In the morning, however, sobered and aware of the danger in continuing without medication, he agreed to go off the trail, and head down to the ski lodge, which meant cruel switchbacks both ways. I went with him. His doctor was supposed to phone in a prescription to the hotel, and I had a miserable night sharing a room (sleeping on the floor) because of his coughing and wheezing. They hotel was unable to get the prescription, but “John” was so sure he was healed, I’m afraid I had little sympathy for him – just enough to force me to be at least compassionate over his condition and determination. We started out on the trail the next day, both feeling refreshed and I, somewhat optimistic. The trail from there to Green Pass went through unbelievably beautiful country, with scene after scene of natural splendor greeting me at every turn. I was ecstatic and unstoppable. “John“, however, slowed down the second day. On the third day, I (being a “determined Swede” or “stubborn German” – take your pick) told him I was going to hike alone at my own speed. We agreed upon a meeting point at the end of the day. That morning an older man and his son passed me, and we chatted briefly. Throughout the day we ended up hiking the same section of the trail together, engaging in emotionally “high” conversations in language only backpackers would understand.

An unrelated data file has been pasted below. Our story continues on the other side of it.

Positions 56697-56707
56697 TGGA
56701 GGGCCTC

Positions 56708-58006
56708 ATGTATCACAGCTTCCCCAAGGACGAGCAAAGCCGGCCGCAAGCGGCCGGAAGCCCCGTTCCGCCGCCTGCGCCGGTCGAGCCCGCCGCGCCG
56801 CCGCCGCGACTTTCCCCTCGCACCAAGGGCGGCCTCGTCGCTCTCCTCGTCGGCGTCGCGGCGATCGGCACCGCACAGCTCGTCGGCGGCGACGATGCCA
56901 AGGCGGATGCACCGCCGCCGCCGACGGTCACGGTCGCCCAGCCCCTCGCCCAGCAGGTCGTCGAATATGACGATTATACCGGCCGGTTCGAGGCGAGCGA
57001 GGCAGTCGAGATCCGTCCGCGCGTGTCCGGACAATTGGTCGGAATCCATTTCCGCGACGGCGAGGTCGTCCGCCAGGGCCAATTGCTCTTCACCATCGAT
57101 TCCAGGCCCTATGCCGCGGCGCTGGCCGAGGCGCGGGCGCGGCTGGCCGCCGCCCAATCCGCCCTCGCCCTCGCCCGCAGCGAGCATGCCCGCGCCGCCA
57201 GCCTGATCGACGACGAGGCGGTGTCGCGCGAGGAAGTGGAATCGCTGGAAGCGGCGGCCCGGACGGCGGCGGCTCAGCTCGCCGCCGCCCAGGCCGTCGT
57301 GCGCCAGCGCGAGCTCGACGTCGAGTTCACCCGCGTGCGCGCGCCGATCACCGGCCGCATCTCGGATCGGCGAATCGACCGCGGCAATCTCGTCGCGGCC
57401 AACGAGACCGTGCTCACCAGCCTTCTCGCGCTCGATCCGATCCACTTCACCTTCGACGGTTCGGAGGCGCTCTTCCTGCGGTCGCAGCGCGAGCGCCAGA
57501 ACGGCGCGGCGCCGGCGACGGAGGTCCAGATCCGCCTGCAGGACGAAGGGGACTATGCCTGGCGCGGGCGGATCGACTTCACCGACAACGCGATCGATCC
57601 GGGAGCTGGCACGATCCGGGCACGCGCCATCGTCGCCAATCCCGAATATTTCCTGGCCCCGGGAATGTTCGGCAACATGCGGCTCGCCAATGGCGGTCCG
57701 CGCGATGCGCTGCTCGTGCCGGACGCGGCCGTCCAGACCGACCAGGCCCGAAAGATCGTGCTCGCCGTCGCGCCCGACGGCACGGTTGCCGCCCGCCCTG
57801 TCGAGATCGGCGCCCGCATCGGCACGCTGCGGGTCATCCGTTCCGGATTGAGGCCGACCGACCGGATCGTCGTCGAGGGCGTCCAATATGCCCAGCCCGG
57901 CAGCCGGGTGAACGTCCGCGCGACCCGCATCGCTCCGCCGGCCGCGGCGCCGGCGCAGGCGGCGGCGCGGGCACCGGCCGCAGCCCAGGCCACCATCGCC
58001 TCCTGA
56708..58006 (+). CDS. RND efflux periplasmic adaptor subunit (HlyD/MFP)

By late afternoon it was starting to mist, and by dusk it was raining, so I stopped where George and his son were camping. They helped me string up a shelter for me while I waited for “John” (he had the tent and I the stove). When he didn’t arrive by dusk, I went back to look for him, becoming more and more anxious. Several miles back I found various garments tossed aside, but no signs of “John”. Picturing him, hypothermic and dehydrated, dying by the side of the road, I kept searching but in vain. I returned to camp and George and his son set up a tarp for me, then shared their dinner with me. I had a tormented, sleepless night imagining him eaten by a bear, falling off a steep cliff, or dying of a seizure with no one to comfort him. Given all that, however, I was furious with him for spoiling my trip